County councils look set to be the biggest beneficiaries after housing and communities secretary Sajid Javid announced he will provide an additional £150m for adult social care services in 2018-19.
The money is to be “taken from anticipated underspend in existing departmental budgets and will not affect existing revenue commitments made to local government,” said Mr Javid.
In his written ministerial statement on the final local government finance settlement, issued today, Mr Javid added: “[The adult social care support grant] will be allocated according to relative needs and we will expect to see councils use it to build on their progress so far in supporting sustainable local care markets.”
In addition, Mr Javid has also increased the rural services delivery grant to £81m - £16m more than proposed in the provisional settlement.
The extra funding comes after backbench Conservative MPs piled pressure on the government to provide more funding for rural areas. MPs are due to debate and vote on the final settlement on Wednesday.
According to analysis of the final allocations by Pixel Financial Management, county councils will receive £56m (or 37%) of the additional social care and rural funding, London boroughs £23m (15%), metropolitan districts £37m (25%), and unitary councils £34m (23%).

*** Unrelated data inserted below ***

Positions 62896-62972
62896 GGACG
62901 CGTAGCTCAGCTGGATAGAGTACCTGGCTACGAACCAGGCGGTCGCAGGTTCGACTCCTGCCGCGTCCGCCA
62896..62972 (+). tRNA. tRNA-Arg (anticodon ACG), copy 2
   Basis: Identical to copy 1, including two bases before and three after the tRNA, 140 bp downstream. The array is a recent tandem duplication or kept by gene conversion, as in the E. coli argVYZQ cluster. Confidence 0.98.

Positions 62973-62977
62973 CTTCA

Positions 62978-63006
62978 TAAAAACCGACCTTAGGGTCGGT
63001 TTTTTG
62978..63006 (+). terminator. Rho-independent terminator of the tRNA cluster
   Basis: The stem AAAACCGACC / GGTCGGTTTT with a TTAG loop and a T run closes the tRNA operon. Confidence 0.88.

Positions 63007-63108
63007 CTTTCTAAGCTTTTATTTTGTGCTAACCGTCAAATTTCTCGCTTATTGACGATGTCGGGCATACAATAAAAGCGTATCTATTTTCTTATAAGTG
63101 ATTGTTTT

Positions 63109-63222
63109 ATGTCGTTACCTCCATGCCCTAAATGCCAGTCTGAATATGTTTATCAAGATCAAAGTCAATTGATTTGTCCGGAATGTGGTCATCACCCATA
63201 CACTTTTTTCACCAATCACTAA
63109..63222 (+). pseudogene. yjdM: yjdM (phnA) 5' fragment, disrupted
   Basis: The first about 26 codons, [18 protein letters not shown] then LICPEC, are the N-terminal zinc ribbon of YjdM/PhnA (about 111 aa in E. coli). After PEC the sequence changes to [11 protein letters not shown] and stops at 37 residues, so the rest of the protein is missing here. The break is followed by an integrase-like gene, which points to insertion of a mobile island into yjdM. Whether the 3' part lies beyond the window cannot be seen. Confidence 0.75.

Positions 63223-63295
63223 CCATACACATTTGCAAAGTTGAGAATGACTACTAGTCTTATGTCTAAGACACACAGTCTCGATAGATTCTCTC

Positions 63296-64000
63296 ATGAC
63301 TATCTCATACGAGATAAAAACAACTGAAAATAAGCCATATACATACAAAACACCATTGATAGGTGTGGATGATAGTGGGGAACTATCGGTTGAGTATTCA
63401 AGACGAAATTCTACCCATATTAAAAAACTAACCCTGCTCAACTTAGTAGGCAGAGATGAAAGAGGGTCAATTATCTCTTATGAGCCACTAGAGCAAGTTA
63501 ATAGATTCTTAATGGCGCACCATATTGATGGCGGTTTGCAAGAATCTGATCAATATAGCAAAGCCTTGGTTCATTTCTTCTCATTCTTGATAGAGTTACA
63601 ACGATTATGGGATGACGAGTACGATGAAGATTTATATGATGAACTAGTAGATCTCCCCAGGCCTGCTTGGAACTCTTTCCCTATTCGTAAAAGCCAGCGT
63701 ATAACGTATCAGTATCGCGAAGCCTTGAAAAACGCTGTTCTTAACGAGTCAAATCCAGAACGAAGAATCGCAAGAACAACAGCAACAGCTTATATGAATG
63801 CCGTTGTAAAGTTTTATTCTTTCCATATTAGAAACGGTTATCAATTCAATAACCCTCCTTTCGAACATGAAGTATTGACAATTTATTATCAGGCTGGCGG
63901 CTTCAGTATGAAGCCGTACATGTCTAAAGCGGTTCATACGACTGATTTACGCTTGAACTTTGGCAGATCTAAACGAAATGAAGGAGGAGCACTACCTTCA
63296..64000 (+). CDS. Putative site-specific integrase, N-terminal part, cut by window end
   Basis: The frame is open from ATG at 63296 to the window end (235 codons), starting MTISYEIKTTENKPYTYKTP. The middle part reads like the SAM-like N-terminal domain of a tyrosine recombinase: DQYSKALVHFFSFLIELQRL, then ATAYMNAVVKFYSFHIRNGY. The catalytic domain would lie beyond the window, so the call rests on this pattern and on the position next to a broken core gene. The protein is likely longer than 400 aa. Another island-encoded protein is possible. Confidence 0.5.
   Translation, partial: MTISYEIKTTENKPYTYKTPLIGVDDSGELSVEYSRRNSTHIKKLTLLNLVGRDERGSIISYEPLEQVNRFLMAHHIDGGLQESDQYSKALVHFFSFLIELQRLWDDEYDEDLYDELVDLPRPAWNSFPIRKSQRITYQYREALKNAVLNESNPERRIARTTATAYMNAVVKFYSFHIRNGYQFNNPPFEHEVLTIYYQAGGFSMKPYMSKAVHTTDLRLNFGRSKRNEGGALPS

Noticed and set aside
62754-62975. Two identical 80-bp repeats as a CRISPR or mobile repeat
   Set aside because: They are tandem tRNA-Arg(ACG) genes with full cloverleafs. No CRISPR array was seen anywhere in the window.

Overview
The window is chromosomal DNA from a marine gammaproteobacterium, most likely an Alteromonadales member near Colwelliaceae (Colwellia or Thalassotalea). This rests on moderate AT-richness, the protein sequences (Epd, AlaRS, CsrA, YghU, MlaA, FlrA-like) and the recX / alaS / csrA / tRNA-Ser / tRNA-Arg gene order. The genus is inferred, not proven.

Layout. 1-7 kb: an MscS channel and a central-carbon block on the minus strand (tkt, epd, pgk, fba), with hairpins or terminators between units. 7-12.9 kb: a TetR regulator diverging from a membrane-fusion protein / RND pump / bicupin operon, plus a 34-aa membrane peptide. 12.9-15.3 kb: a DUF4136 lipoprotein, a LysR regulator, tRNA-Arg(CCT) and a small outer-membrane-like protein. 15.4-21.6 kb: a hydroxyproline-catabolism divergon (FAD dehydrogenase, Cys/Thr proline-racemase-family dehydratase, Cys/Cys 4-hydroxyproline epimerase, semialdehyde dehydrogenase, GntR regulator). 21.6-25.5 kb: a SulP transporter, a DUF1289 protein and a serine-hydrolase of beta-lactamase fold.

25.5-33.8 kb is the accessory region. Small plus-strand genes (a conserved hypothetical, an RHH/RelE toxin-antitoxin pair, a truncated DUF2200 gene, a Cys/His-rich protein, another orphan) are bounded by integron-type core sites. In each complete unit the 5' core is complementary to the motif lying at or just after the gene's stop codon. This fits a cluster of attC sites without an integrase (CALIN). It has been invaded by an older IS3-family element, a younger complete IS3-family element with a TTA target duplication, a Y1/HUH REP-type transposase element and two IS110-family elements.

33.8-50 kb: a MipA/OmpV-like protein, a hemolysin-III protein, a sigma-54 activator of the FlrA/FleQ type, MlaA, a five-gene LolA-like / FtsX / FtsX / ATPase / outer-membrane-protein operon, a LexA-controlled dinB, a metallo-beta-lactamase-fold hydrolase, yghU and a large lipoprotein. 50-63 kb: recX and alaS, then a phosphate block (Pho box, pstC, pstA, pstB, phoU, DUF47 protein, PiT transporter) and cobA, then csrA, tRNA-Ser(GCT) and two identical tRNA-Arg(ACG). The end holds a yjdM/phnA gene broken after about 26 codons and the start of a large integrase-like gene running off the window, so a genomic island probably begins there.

Local Government Association chair Lord Porter (Con) described the extra £150m as a “temporary measure” in the context of the projected social care funding gap of £2.3bn by 2019-20.
He added: “Councils in England face an overall funding gap that will exceed £5bn by 2020. We remain clear that the government needs to allow local government to keep every penny of business rates collected to plug this growing funding gap and provide the £1.3bn needed right now to stabilise the care provider market.”
County Councils Network chair Paul Carter (Con) welcomed the extra £150m for social care but added: “While this funding provides some new resource for this coming financial year we must continue to work with ministers, who understand the enormity of the financial challenges facing counties, to deliver a long-term sustainable and fair funding solution to meet the estimated £2.54bn funding gap for counties.”
District Councils’ Network chair John Fuller (Con) said the government had not acknowledged the role of districts in reducing demand on high cost social care services by allowing further flexibilities on council tax.